Sunday, April 10, 2011

Build a Winter Bird Roost

Photo courtesy: Shaw Creek Bird Supply

It is never to early to plan ahead; and, once again, I am blogging about our feathered friends.

Most people know that putting out a nest box will attract nesting birds in summer. But did you know that small birds often use these same boxes for shelter at night, particularly in winter? Sometimes more than a dozen birds will pile into a single box to conserve heat. But nest boxes are far from ideal for overnight roosting. They are usually too small for a group. Plus most birds need to perch or cling while roosting, but nest boxes have no perching surfaces inside.

You can help your backyard birds keep warm overnight with a specially designed roost box. Any backyard favorites that typically nest in boxes — bluebirds, chickadees, titmice, nuthatches and small woodpeckers — may seek refuge in it.

Roosting boxes differ from nest boxes in several important ways. A good roost box is designed to prevent the birds' body heat from escaping, so, unlike a nest box, it lacks ventilation holes. Also, its entrance hole is near the bottom of the box so the rising warmth doesn't escape.

Inside a roost box there are several perches made from small wooden dowels, staggered at different levels. In addition, the inside front and rear walls are roughened, scored, or covered with hardware cloth so that woodpeckers can cling to them. A hinged top allows easy access so you can clean the box.

An entrance hole about 5.1 cm (2 in) in diameter will admit most small birds, but to exclude aggressive starlings reduce the opening to about 3.8 cm (1.5 in). Larger woodland birds, such as flickers and screech-owls, need a 7.6 cm (3 in) entrance hole.

If you don't wish to purchase a roost box; and, would prefer to make one - here's the plans.

- Using 2 cm (0.8 in) board, cut one floor panel, one roof panel, two side panels, one back panel and one front panel. Assemble the pieces. The roosting box compartment is usually about 35 - 45 cm (13.8 - 17.7 in) wide, 40 - 50 cm (15.7 - 19.7 in) tall and 30 cm (11.8 in) deep, though the overall size is not important.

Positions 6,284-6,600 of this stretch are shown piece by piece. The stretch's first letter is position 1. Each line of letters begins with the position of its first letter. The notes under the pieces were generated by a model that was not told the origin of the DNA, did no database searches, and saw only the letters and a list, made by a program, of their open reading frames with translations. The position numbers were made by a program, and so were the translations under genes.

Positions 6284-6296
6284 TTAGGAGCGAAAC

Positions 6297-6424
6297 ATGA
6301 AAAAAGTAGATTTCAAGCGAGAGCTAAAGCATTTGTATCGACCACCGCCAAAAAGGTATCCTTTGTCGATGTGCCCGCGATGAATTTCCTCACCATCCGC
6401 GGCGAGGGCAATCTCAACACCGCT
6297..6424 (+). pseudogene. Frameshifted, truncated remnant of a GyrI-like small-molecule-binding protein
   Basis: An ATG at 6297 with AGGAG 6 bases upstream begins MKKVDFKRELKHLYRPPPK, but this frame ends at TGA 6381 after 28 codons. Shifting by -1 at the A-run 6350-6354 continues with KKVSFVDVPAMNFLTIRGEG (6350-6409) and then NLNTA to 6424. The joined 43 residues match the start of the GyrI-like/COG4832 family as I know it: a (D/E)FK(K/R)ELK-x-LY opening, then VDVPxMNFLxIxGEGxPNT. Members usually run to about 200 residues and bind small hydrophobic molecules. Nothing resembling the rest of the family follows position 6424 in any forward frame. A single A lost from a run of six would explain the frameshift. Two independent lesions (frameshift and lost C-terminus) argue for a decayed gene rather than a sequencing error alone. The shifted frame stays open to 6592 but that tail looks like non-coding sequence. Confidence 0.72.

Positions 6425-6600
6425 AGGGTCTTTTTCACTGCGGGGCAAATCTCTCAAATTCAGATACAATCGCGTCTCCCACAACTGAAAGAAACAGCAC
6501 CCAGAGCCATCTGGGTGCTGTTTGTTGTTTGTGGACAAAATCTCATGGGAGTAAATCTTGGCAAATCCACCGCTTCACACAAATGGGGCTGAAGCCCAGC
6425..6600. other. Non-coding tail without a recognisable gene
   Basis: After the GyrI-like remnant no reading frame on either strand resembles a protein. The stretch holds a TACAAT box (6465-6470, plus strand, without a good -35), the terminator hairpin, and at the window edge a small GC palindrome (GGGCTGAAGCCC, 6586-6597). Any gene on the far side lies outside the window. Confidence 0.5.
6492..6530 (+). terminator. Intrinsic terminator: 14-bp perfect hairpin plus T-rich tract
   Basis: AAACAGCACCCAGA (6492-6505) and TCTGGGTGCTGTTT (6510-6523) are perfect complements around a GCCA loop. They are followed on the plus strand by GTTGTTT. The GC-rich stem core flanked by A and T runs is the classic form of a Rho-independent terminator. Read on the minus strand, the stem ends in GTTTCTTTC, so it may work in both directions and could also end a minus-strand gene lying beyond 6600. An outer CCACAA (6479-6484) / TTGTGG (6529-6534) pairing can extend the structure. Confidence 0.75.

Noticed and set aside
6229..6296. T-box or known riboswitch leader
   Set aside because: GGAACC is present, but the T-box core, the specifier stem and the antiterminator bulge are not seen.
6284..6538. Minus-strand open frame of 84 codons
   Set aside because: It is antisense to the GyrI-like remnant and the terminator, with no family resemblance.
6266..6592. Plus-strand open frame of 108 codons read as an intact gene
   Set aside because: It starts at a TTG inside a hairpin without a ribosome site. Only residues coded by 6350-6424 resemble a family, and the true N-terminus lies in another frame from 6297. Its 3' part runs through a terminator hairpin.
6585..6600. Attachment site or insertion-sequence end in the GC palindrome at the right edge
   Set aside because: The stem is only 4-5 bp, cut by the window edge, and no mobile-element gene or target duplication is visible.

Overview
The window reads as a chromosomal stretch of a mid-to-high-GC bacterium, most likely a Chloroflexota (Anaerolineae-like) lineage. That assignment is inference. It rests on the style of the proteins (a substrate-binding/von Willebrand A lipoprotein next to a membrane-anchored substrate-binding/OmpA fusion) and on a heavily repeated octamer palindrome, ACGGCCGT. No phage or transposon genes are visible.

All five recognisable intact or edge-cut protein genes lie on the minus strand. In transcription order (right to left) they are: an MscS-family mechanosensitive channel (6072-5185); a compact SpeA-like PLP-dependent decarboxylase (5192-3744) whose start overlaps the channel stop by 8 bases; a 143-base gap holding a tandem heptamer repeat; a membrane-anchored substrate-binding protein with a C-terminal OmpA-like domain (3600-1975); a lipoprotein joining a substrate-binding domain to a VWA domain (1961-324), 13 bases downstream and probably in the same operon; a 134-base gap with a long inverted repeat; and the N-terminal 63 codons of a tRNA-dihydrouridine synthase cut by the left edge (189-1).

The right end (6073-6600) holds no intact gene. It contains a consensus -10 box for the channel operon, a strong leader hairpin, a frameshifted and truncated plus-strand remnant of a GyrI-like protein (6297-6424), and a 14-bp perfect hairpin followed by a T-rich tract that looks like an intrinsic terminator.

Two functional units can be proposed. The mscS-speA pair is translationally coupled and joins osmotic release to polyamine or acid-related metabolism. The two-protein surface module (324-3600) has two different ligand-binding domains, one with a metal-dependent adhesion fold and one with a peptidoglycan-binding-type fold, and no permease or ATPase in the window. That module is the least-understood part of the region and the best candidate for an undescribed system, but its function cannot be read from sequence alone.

- Use screws instead of nails to make it easier to correct mistakes. 4 cm (1.6 in) coated flathead screws are best as they will allow you to open the hinged front panel. The pieces should also be held together with bond-fast glue.

- Make several perches out of dowel 0.7 cm (0.3 in) or 1 cm (0.4 in) in diameter, mounting the perches at varying heights in the box. Don't forget to stagger them in the roost or the birds will be eliminating on each other.

- Locate the entrance hole near the bottom of the front panel to stop heat from escaping as it rises. A box for each species is not necessary; one for smaller birds and another for somewhat larger ones will do. As with nesting boxes, different sized entrance holes will attract different species.

- make the box as airtight as possible with no drainage or ventilation holes.

- put hinges on the front rather than the top, so that the box can be cleaned easily and thoroughly when winter is over.

- a latch can be installed to keep the door shut.

- place the roosting box in a well-sheltered spot on the south side of building or large tree.

When summer arrives, close the box up or put it away to prevent sparrows and mice from moving in.

Via Shaw Creek Bird Supply and Canadian Wildlife Federation

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